Veteran Mike 'Dad' Delany gears-up

Bay of Plenty Rugby posted: "Awesome to see Mike Delaney get his Super Rugby start for the BNZ Crusaders tonight! Good luck Dad!!" on their Facebook page. Photo: Bay of Plenty Rugby/Facebook.

There wouldn't be much elbow room around the table if Mike Delany invited present or past first five-eighths to join him for chow after a Crusaders training.

Richie Mo'unga, Mitch Hunt, Ronan O'Gara, Brad Mooar and Delany have all played at first-five during their careers. Mo'unga, Hunt and Delany are all in the Crusaders playing squad, the former on the cusp – possibly against the Brumbies next weekend – of returning from a jaw injury suffered in the second game of Super Rugby this season.

Delany will make his first run-on start of the season at No 10 against the Sunwolves in Christchurch on Saturday night, with Hunt on the bench as back-up.

Assistant backs coach O'Gara, of course, earned well over a hundred tests for Ireland while another coach, Mooar, played at No 10 in Christchurch club rugby, and represented Canterbury in the lower grades before heading to London.

At 35, Delany knows he hasn't got a great time left in the game. Hence his surprise when Crusaders coach Scott Robertson asked if he would join the title holders on a one-year contract.

"I did have to think about it," Delany said. "It was nice to be home and the family was settled into Tauranga, and into New Zealand life. But you don't say 'no' to opportunities like this. It has been great so far, and I have never looked back."

It's never easy being the third-string first-five. The reality is these fellows spend a lot of the year making-up the "opposition" at trainings and Delany, who earned an All Blacks cap against Italy in 2009 and is called 'Dad' by some of his young team-mates at the Crusaders, was only going to be ranked ahead of Mo'unga and Hunt if they were whacked by injuries.

Three appearances as a substitute has been Delany's lot to date with the Christchurch-based side. In 2012 he was in the Highlanders squad, and then got the wanderlust as he chased the loot offshore; stints in Japan, France and England were followed by a return for Bay of Plenty in the Mitre 10 Cup.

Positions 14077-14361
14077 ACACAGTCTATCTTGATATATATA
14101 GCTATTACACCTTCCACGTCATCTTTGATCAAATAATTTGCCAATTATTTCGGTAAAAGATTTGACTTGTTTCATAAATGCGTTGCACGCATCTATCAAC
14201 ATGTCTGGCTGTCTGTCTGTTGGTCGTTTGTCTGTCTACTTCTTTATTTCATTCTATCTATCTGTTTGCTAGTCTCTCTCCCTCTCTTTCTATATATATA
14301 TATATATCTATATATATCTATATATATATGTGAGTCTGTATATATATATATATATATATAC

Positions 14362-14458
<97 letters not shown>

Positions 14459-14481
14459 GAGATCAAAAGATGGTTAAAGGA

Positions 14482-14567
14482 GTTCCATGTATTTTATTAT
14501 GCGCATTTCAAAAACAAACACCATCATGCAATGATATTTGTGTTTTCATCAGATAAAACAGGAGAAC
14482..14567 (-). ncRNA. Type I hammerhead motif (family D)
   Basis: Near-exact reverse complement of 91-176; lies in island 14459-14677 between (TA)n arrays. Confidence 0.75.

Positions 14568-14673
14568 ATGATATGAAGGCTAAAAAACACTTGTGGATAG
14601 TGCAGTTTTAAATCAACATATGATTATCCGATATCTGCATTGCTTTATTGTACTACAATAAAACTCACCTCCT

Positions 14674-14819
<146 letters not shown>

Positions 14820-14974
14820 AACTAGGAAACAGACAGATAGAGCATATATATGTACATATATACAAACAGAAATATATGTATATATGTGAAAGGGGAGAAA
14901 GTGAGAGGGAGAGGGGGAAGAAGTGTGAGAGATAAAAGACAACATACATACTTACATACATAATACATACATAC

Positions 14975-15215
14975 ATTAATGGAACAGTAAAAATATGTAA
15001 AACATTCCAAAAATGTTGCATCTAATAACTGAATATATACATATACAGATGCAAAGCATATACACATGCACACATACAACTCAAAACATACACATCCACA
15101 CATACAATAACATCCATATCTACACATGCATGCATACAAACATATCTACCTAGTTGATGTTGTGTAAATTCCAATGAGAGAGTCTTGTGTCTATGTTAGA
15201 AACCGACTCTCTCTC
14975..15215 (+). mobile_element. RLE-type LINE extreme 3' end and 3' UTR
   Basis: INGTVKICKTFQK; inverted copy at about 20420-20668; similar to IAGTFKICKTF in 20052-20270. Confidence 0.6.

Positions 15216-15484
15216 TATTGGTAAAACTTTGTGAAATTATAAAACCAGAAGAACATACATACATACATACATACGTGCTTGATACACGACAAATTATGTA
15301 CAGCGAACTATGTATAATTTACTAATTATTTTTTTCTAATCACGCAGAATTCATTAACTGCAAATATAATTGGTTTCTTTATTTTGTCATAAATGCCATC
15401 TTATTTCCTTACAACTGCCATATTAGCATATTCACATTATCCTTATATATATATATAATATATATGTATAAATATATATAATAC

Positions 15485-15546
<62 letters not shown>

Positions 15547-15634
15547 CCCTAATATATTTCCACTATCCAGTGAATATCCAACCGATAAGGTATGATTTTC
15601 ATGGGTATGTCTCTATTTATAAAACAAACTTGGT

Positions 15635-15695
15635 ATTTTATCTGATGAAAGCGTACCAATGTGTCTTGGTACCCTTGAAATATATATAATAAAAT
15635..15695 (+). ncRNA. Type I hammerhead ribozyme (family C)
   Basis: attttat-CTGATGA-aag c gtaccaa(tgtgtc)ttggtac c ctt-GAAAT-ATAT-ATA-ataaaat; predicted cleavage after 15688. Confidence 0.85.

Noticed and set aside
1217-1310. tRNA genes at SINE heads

Super Rugby seemed unlikely. Then Robertson called and he was on the move again. "I would never have dreamed to have been in the position I am in now," Delany confessed.

"I just wanted to come back and play rugby in New Zealand again. It has its challenges overseas, and I just wanted to enjoy my rugby. I love playing for the Bay (of Plenty) and this is just an added bonus."

This is the assignment from hell for the Sunwolves, a side yet to register to win this season; the TAB cannot dare to offer more than $1.01 for a Crusaders' win, with $15 for a Sunwolves' boilover.

Even with the Crusaders stripped of a bunch of key frontline players, including skipper Sam Whitelock, this has the potential to be a rout. For Delany, the designated goal kicker, it could be a busy night.

There will be some anxiety prior to kick-off, he maintained: "There's always nerves. I suppose I would be worried if there weren't nerves there, because it shows you are not on it."

The carnage in Super Rugby this year has been horrendous, with the Chiefs and Blues, especially, suffering a high injury toll. Delany said the speed of the national provincial competition offered him an insight of what was to come in Super Rugby. Players have never been so strong, and fast.

"The time on the ball, there is not a lot there. Everyone is trying to shut you down fairly quickly so your decision making has got to be sharper and quicker and your reaction speed [too].

"You have to be 'on' or you get stung. So it is a pretty intense environment. There is no time to lax off in that sense."

- Richard Knowler/Stuff.



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View from Tauranga Harbour - Katikati, the Kaimais, and Tutaetaka Island. Photos: Ben Haarmann.

Send us your photos from around the Bay of Plenty. kendra@thesun.co.nz